One-lung ventilation is regularly performed to facilitate thoracic surgical procedures during general anesthesia. The adequacy of one-lung ventilation following placement of a double-lumen endotracheal tube was verified by auscultation and intermittent fiberoptic bronchoscopy. In addition, we continuously monitored one-lung ventilation by electrical impedance tomography,1 which is a noninvasive, radiation-free bedside method that continuously displays regional distribution of ventilation and may help to optimize ventilation during general anesthesia.2 Electrical impedance tomography measurements require a belt with electrodes around the patient’s chest (top image). In brief, axial images are reconstructed from impedance changes induced by very small alternating electrical currents, that are applied through pairs of electrodes.
Images A–D show thoracic electrical impedance tomography images. The blue shapes show summarized tidal changes due to ventilation and the dots are a schematic representation of the electrodes surrounding the thorax.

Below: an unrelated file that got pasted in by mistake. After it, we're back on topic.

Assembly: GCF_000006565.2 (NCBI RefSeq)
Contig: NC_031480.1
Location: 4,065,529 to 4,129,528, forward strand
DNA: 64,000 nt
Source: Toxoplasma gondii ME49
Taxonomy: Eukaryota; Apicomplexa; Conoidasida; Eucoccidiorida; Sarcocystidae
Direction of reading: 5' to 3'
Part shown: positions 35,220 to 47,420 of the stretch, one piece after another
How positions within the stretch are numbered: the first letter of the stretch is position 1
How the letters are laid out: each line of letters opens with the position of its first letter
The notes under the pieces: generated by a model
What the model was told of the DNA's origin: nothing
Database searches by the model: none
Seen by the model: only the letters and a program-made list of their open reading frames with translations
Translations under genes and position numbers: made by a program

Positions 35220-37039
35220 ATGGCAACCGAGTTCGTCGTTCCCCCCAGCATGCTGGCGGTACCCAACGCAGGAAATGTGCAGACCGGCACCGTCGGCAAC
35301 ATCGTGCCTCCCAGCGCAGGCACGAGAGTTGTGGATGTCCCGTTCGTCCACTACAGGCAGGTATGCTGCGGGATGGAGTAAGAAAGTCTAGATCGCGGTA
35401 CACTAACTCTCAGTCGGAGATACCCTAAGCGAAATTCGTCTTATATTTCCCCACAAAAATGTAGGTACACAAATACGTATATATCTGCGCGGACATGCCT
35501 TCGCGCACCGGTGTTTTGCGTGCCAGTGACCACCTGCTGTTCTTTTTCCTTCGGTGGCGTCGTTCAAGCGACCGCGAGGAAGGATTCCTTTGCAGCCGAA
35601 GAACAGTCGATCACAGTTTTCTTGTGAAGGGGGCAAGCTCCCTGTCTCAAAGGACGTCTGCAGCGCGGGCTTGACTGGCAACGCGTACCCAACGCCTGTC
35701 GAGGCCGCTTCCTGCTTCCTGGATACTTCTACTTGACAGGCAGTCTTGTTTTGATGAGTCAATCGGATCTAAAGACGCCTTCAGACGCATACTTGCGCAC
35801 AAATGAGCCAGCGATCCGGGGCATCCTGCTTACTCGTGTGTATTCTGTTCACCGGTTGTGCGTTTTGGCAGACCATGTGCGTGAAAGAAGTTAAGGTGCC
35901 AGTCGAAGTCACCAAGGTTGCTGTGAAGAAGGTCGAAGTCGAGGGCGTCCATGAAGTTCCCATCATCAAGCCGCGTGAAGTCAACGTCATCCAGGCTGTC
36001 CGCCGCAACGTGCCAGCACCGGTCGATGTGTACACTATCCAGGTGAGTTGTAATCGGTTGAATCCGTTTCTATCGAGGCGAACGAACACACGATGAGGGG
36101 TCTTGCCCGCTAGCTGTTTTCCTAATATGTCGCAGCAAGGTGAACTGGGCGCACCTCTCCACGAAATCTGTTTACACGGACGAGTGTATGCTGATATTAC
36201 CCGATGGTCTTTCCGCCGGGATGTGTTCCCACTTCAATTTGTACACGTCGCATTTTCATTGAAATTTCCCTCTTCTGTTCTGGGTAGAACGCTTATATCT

Image A shows electrical impedance tomography during deep spontaneous breathing with ventilation throughout both lungs. Image B illustrates the ventral shift of ventilation in both lungs with collapse of dependent lung areas, during manual ventilation after induction of anesthesia.3 Image C confirms correct lung separation by lack of ventilation signals of the left lung. Finally, image D shows ventilation of both lungs following resumption of spontaneous breathing after discontinuing anesthesia. Electrical impedance tomography may be a helpful monitoring tool during one-lung ventilation.
Dr. Wrigge received consultancy fees from Dräger Medical, Lübeck, Germany; funding and lecture fees from InfectoPharm, Heppenheim, Germany; and lecture fees from MSD, Konstanz, Germany. The other authors declare no competing interests.